Pepper Visual Skills for Reading Test

VSRT Pepper Test™


#pepper – $275

Picture of man using the Pepper test

The Pepper Visual Skills for Reading Test (VSRT)™ provides the low vision therapist with an accurate and reliable estimate of a reader’s ability in the visual components of the reading process. The instrument can also indicate areas of potential problems that may be addressed in an instruction program. The Pepper VSRT™ has been developed to assess the reading performance of adult readers who were reading efficiently before the onset of macular disease that creates central scotomas which inhibit efficient reading.

Includes:

  • 3 forms/versions in 5 print sizes
    (1M, 1.6M, 2M. 3.2M and 4M)
  • Instruction manual with score sheets for each form

In this third edition of the Pepper Visual Skills for Reading Test™ , the font and sizing have changed slightly. The original Pepper Test™ was developed using print technology that is no longer available, and the original printing plates were inadvertently destroyed.

Further, the original Pepper Test™ cards were printed and published prior to the concept of “critical print size” for reading, and the advent of acuity and reading charts with logarithmic size progression of symbols for more accurate testing. The authors and publishers have created a new set of print cards that are as close to the original Pepper Test as can be managed using computer-generated fonts and chart sizes that correspond to logarithmic steps in visual acuity charts. This third edition of the Pepper Test™ is an updated but faithful rendition of the original.

In addition, we have responded to requests from the field to print the test cards on a more durable material, and we have double-sided the cards to make the test easier to use and more light-weight for peripatetic professionals.

New Research!
Validation of a Reading Assessment for Persons With Homonymous Hemianopia or Quadrantanopia” – Blaylock, Warren, Yuen, DeCarlo, Archives of Physical Medicine and Rehabilitation

 

LUVReading Workbook™ was previously published by In The Zonule Productions.

Peer reviewed articles about the Pepper VSRT or research using Pepper VSRT

Citations in textbooks and other resource materials

  • Functional Vision: A Practitioner’s Guide to Evaluation and Intervention (Paperback)
    Edited By Amanda Lueck, Ph.D.
    ISBN: 978-0-89128-871-8
    Publisher: AFB Press
    Year of publication: 2004
  • Visual Impairments: Determining Eligibility for Social Security Benefits
    Peter Lennie and Susan B. Van Hemel, Editors
    ISBN: 978-0-309-08348-5
    Year of Publication: 2002
    DOI: https://doi.org/10.17226/10320

Not so FAQs

Click on the + sign on the right to read Q&A of our Not so Frequently Asked Questionss:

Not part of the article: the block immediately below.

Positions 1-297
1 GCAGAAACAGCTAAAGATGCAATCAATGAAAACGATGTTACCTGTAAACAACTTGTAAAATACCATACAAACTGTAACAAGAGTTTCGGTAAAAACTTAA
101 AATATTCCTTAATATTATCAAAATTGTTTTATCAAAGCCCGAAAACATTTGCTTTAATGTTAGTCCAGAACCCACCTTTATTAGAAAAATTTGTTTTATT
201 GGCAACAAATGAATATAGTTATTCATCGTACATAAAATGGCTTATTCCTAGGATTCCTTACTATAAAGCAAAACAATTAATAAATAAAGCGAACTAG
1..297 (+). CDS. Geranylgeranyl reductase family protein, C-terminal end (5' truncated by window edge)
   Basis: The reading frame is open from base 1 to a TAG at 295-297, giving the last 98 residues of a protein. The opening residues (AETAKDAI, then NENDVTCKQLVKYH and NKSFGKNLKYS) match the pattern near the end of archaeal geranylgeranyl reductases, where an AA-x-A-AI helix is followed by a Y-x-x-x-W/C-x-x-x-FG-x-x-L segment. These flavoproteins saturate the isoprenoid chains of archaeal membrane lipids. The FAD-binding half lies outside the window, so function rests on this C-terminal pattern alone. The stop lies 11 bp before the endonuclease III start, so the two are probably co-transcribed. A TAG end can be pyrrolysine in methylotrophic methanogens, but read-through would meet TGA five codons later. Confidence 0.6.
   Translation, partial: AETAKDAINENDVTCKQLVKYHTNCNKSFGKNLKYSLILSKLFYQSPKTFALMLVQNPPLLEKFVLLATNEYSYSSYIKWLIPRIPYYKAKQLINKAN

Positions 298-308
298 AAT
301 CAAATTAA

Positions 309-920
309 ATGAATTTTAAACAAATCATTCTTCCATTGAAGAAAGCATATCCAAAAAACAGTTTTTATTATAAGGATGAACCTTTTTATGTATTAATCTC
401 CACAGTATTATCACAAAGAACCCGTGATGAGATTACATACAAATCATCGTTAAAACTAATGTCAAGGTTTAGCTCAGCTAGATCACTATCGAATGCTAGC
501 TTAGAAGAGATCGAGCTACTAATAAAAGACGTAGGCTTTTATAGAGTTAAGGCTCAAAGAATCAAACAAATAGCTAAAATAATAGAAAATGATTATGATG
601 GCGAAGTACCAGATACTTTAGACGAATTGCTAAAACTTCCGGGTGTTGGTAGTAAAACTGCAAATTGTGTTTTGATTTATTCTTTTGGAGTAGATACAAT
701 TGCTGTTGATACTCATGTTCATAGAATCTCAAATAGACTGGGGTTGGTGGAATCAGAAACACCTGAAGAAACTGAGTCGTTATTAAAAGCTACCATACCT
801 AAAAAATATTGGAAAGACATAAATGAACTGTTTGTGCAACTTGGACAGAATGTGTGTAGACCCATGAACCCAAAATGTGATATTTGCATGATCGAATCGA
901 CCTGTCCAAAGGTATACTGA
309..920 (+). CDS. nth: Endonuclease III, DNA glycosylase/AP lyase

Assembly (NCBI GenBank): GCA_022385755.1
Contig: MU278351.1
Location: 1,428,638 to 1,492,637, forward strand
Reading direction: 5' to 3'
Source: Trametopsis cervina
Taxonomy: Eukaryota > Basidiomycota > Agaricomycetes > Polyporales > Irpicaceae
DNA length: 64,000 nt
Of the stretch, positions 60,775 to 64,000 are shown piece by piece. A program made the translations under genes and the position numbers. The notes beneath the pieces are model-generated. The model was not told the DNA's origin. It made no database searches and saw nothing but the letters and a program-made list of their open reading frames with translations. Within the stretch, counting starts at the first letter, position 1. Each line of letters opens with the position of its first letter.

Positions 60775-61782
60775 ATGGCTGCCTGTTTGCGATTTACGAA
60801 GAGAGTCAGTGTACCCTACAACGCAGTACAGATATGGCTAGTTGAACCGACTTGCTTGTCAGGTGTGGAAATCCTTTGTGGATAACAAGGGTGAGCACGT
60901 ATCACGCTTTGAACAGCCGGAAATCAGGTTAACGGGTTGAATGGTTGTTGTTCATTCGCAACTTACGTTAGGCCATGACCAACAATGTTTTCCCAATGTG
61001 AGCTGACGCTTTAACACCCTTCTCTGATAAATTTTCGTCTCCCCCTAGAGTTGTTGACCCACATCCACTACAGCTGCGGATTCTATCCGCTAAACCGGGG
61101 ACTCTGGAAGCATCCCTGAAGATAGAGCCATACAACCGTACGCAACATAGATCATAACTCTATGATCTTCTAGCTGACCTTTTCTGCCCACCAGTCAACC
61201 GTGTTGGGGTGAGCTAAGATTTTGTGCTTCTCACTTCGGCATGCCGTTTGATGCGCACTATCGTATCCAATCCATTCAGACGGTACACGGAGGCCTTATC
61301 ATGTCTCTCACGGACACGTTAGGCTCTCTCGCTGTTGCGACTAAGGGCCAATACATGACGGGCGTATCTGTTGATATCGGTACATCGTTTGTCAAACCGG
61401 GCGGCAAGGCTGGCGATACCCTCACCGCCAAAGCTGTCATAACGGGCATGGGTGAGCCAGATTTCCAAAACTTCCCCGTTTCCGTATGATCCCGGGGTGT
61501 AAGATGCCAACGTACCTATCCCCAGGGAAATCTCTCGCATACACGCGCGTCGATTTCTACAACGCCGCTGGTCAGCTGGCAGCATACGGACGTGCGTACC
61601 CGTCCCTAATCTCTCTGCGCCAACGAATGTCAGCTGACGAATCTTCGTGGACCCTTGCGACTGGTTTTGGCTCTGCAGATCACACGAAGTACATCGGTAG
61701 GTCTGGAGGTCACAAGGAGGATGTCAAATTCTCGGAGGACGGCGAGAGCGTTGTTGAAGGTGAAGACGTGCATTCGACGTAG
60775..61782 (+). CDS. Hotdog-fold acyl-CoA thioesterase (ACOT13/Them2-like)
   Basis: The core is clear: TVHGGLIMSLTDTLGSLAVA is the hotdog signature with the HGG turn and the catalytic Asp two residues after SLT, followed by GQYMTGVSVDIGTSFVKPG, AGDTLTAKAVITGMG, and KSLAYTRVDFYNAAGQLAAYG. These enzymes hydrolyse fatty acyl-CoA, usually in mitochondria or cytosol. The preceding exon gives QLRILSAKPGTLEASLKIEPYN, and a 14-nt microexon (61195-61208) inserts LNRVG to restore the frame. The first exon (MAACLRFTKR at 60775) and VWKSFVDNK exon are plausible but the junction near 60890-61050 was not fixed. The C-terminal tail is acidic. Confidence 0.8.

1. Question: Using the Pepper VSRT in conjunction with a driving simulator
    QUESTION: I am an occupational therapist. We are using the Pepper VSRT in conjunction with a driving simulator as an additional testing variable to provide doctors with objective data on patients’ visual skills so that they can make decisions related to driving based on objective testing scores. After reading the manual, I cannot find any normative data for what is within normal limits, what is impaired, what is significantly impaired, etc. After doing some research, it is difficult to find normative data in general for oral reading skills. It is crucial for us to relate our scores to normative data in our final report. It is not our intent for this test alone does not decide whether someone continues to drive; it is just an additional variable to provide doctors, who have the final say.

    For example, we have a patient who was 100% accurate during the reading, but he took 2 minutes to complete the 90 words. Can you walk me through how we would score this?

    This is our thought: total number correct: 90, 100% correct. total test time: 2 minutes 15 seconds = 2.25 minutes. corrected reading rate= 90/2.25, which is 40 WPM.

    Is this correct that the patients reads at a level of 40 WPM? Please provide us with some data on scores that are both within and below normal limits.

    Thank you!

    Answer #1 – Gale Watson, MA, CLVT

    I don’t think the Pepper Test is the best measure for objective visual skills data related to driving.  The visual skills used in driving would be quite different from those used in reading – and the eye movements would take place over a much larger field of view.

    Reading requires fixations, saccades and return sweep eye movements from a normal reader.  Readers with low vision who do not have central visual field loss may use these same eye movements.  Those with macular loss also make fixations with their PRL, but instead of saccades may make a kind of optokinetic nystagus-like movement (e.g., similar to reading the signs on a train as it passes).  Because the reading text may only be  8 or so inches across, these eye movements are made in a small area, about 25 or so degrees in the central visual field.

    Driving requires fixation, saccades and pursuits over the full range of visual field, including wide head movements.  The driver is required to use peripheral vision as the “where” in locating a target of interest (say, a child chasing a ball into the street from the side) and then quickly make a fixation to the target to identify the “what”.  The Pepper Test cannot measure these types of eye movements that are critical to driving.

    You might consider using Useful Field of View (UFOV) as a better measure.